I came across an article on the Internet at www.siscom.net which said, ‘The early apostles did not teach a millennial reign. That doctrine came much later in church history when the Roman Catholic pope commissioned two Jesuit priests (Ribera and Alcuser) to publish a teaching that would counter the Protestant belief that the pope was the antichrist. Eventually the book that Ribera and Alcuser wrote fell into the hands of protestant leaders, who unwittingly spread its teachings throughout their churches. The heart of the Reformation preaching challenged the high papal claims and questioned the teachings of Catholicism. Luther, Calvin, Zwingli and other reformation preachers accused the pope from the word of God as the antichrist. The result of their preaching disarmed the strangle hold of papal authority … and papal power began to tumble as multitudes of people forsook the Roman Catholic Church because of this teaching. The pope fought back with a false teaching contrived by Ribera and Alcaser. They developed a plot that rivalled the protestant interpretation of the Antichrist. Their plot designed a ‘futurist’ theory with a future antichrist and a future millennium …leaving out the Roman Catholic Church as being part of any prophecy. They fed their plot to the Protestants, who adopted it as Biblical truth … and who continue to teach it to this day. The Jesuits invented a mysterious and horrible person as the antichrist who would come in the future just before Christ returns to earth. A large segment of Protestants accepted their interpretation, which played into the hands of the Jesuits … who had then accomplished the purpose of the pope far beyond any of their expectations.’ There you have it set out as clear as can be. They allege that the future antichrist and future millennium is a theory resulting from a Jesuit plot. Many people believe that. Of course, that would be a very serious thing for us if that were true.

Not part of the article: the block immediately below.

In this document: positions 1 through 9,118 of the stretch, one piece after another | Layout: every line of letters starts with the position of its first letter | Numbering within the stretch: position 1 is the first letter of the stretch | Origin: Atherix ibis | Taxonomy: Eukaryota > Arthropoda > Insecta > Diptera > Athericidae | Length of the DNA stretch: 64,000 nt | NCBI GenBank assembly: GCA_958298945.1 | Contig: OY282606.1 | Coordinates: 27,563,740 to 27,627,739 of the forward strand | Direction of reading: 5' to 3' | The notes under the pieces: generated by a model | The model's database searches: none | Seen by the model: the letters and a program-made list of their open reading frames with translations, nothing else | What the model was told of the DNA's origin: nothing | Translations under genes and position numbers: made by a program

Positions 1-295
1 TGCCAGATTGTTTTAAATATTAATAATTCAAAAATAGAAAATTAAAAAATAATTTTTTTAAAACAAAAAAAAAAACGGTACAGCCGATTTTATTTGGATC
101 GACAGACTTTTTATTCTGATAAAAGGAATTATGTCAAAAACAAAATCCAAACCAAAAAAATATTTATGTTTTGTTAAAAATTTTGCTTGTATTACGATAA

But it is not true. It is a lie; and if people base their objections on that, they are standing on a broken reed. It is one of those dangerous fallacies because there is a little truth behind it. It is true that one of the first in relatively modern times who returned to the idea that the antichrist is future was a Spanish Jesuit by the name of Ribera in
1590. And it is true that his idea was to counter Protestant teaching that the pope was the antichrist by writing a commentary on the Book of the Revelation that said that the antichrist would be a single person who would be received by the Jews, rebuild Jerusalem, abolish Christianity and rule for three and a half years. To that extent there is some truth. But could I make two points here?
The first is that pre-millennialism quite definitely did not start with those two Jesuits. They may have made use of the ancient teaching that can be traced back to the times of the apostles to try and further their purpose at the time, but pre-millennialism stretches back to the very earliest days of the Church, and we would contend that it is the teaching of Scripture itself. We could make a very strong case that pre-millennialism was what the early church believed. One of the earliest pieces of Christian literature, after the New Testament was written, is called ‘The Didache.’ And in the last chapter of this there is a section about the woes expected at the time of the end;
and it says there ‘shall appear the deceiver of the world as a Son of God and shall do signs and wonders and the earth shall be given over into his hands and he shall commit iniquities which have never been since the world began.’ And it continues in much the same vein. Iraneus in the second century said, ‘When antichrist shall have ravaged all things in the world, reigning three years and six months and shall have sat in the Temple at Jerusalem, then the Lord shall come from heaven in clouds, in the glory of the Father, to cast him and those who obey him into the lake of fire.’ Cyril of Jerusalem said in 360 AD, ‘antichrist shall reign three and a half years only. I say not this from Apocryphal writings but from Daniel for he says and it shall be given into his hand until a time times and half a time. Now a time is one year.’ Philip Schaff in his History of the Christian Church said, ‘The most striking point in the eschatology of the anteNicene age is the prominent chiliasm, or millenarianism, that is the belief of a visible reign of Christ in glory on earth with the risen saints for a thousand years, before the general resurrection and judgment. It was indeed not the doctrine of the church embodied in any creed or form of devotion, but a widely current opinion of distinguished teachers, such as Barnabas, Papias, Justin Martyr, Irenaeus, Tertullian, Methodius, and Lactantius, while Caius, Origen, Dionysius the Great, Eusebius (as afterwards Jerome and Augustine) opposed it.’ So this was the widespread teaching of the early Church. We would not go by the teachings of the Fathers.